How A Poor Child With A Dead Rooster Exposes The Centers Of Power
A video went viral on social media a few days ago in which a young boy of Sindhi origin can be seen raging at the creators of ‘new Pakistan’. He is standing in a pool of dirty water with a dead rooster in his hands and speaking in Sindhi at the top of his lungs, “We don’t want this new Pakistan….we don’t want this dirty water…give us clean drinking water…my rooster has died after drinking this dirty water…..we were happy in old Pakistan”.
ایک چھوٹے بچے کا حکمرانوں سے احتجاج، جسکا مرغا گندا پانی پینے کی وجہ سے مرگیا۔ pic.twitter.com/ztvU8HMV2d
— NayaDaur Urdu (@nayadaurpk_urdu) September 19, 2020
No matter how you respond to this young boy’s furious assertions – be it “this or that party is to blame” or “it’s a provincial/central government’s failure” or “the ones on top don’t care about the common people” – his outburst speaks of intense suffering and of being a victim of somebody’s serious neglect.
Providing clean drinking water to the people is a promise that every mainstream party in Pakistan —PPP, PML-N and PTI — makes to the electorate during general elections. In fact, these parties promise decent living standards to every Pakistani (without, by the way, pausing to inform the public about the resources that they will utilise to provide basic amenities to such a large population).
Our mainstream parties are all centrist, that is, moderate parties, which don’t propose radical solutions to the problems faced by the people. They all share certain characteristics. They are all complacent in the face of the overarching control exercised by the religious and security heavyweights that have the society in a total grip.
Moreover, they don’t challenge the current structures of distribution of resources and wealth in the society. Instead, they all seek to make the best of any opportunity offered to them to gain patronage from any of these three power centers – the religious, the wealthy and the military.
Incessant squabbling for a key place in this deeply entrenched structure makes it almost too certain that a child with a dead rooster in a pool of putrefied water would not have anyone listen to him any time soon. Instead, he may at best be offered a patriotic song to sing, with a promise that this would finally allay his poverty-stricken and relentless grievances. The ‘how’ of the process would be for the relevant authorities to explain. It may or may not involve voting for the right centrist party into the government at the time of elections.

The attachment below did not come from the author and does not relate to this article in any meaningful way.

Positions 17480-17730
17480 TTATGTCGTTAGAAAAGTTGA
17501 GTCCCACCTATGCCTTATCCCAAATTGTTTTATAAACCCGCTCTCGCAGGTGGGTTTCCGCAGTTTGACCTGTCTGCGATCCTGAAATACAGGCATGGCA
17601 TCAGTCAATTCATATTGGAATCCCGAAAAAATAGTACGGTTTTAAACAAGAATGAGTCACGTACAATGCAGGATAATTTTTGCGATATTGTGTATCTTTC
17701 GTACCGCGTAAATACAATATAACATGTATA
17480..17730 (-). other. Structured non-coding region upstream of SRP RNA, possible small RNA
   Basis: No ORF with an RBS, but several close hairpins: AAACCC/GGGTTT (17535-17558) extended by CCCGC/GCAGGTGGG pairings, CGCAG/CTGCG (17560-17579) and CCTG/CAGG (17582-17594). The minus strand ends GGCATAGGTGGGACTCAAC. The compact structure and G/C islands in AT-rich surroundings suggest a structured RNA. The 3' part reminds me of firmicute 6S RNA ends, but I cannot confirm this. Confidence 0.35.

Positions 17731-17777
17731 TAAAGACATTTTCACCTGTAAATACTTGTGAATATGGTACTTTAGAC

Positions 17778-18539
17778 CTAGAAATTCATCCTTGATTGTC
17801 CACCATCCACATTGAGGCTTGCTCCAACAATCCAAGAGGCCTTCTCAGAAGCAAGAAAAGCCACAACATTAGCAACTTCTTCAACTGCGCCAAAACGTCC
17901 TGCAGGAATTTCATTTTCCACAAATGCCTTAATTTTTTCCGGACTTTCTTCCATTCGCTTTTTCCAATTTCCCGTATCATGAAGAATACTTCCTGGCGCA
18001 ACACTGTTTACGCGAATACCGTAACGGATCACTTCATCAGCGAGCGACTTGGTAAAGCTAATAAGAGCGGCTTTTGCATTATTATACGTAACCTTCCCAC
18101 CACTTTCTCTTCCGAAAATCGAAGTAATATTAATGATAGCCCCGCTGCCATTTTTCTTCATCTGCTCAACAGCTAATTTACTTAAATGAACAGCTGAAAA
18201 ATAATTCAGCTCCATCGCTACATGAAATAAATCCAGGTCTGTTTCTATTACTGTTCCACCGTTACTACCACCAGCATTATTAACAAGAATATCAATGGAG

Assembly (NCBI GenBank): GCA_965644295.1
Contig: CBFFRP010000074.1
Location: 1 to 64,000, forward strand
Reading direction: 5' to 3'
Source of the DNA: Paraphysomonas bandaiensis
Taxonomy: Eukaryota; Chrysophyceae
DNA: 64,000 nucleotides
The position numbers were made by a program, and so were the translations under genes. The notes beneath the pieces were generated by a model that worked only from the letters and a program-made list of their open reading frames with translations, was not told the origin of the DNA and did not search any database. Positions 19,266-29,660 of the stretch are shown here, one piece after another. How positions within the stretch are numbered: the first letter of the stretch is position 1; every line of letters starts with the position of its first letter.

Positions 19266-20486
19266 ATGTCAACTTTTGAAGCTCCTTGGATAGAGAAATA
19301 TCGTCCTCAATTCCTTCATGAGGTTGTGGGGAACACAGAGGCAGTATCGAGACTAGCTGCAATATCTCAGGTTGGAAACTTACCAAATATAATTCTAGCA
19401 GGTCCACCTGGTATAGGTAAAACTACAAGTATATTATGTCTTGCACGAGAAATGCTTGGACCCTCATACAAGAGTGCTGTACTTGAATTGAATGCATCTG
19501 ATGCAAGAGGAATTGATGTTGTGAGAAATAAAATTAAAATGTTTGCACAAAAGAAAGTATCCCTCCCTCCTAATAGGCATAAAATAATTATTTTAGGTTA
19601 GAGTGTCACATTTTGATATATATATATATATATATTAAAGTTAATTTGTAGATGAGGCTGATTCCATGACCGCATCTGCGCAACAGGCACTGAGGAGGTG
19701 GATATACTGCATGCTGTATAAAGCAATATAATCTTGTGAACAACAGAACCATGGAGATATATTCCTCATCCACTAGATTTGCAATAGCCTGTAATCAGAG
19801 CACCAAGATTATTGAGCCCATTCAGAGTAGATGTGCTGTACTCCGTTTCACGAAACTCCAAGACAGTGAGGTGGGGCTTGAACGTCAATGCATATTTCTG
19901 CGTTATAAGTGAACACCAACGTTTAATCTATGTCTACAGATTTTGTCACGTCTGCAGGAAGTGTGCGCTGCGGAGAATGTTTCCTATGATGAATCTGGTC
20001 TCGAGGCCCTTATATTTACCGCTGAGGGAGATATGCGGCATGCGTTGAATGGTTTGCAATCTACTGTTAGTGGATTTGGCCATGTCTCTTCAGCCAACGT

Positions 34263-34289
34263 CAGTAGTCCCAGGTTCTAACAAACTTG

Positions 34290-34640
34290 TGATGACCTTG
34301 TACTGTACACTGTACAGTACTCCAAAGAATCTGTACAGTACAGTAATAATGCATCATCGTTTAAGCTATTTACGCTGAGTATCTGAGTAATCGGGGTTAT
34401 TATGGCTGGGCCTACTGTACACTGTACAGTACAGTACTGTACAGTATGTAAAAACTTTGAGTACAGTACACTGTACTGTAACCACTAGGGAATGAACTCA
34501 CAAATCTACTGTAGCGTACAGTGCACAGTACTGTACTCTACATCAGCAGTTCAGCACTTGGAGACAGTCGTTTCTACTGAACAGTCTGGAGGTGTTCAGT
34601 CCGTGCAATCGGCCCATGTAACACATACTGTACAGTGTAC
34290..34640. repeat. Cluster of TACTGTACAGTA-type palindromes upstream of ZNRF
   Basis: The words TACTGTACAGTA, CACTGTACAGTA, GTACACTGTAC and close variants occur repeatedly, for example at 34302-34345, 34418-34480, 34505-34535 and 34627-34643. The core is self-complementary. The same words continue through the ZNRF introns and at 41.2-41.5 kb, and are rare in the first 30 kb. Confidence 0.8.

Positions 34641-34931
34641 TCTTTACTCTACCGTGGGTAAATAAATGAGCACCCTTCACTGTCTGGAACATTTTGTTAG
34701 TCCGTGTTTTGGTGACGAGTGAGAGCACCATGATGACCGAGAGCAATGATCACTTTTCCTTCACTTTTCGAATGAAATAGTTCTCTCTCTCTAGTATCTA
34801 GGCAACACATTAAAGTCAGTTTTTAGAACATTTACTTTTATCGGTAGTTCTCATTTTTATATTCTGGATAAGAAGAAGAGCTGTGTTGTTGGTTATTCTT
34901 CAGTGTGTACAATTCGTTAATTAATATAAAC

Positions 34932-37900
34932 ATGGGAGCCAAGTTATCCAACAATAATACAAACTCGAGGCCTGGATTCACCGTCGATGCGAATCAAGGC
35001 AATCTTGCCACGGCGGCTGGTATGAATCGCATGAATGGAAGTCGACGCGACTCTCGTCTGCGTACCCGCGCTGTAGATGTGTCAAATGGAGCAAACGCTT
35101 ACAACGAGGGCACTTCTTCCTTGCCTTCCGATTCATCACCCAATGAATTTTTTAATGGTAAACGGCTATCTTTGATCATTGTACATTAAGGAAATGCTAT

All this may suggest that the world of centrist parties is ultimately tranquil and peaceful, but the truth (as we know) is far from it. The mainstream parties frequently fall out of favour with the power bearers, and their leaders are sent to jail or forced into exile. The state machinery is then employed to chase them and their associates, forcing them to adopt a radical position in the process. Thus, time and again, we get the impression that the centrists have become radicalised and that this time they would really attempt to change the structure of state politics and governance itself. We find social justice, economic equality and accountability entering mainstream discourse, while military high-handedness, anti-India rhetoric and religious intolerance are mellowed down for a short time. All of this has happened quite frequently following Zia’s time in Pakistan’s political context.
Yet, each time, we have failed to see that the centrists’ taking a radical position or entering agitation mode is, in truth, only a reflection of some internal power struggle within the institutions of the state. They enter agitation mode following encouragement from within the power circles, to put pressure on this or the other state actor, and to steer the national discourse where they (are instructed to) see fit.
The enormous state machinery follows wherever it is veered by those whose opinion really matters. Meanwhile, centrist political parties align themselves as best they can to interpret the forthcoming turn and be placed somewhere close to the command center. And the inconsolable boy with the dead rooster? Well, he may simply have to continue to wade through the putrid water that killed his rooster, for the foreseeable future.
Umer Farooq is an Islamabad-based freelance journalist. He writes on security, foreign policy and domestic political issues.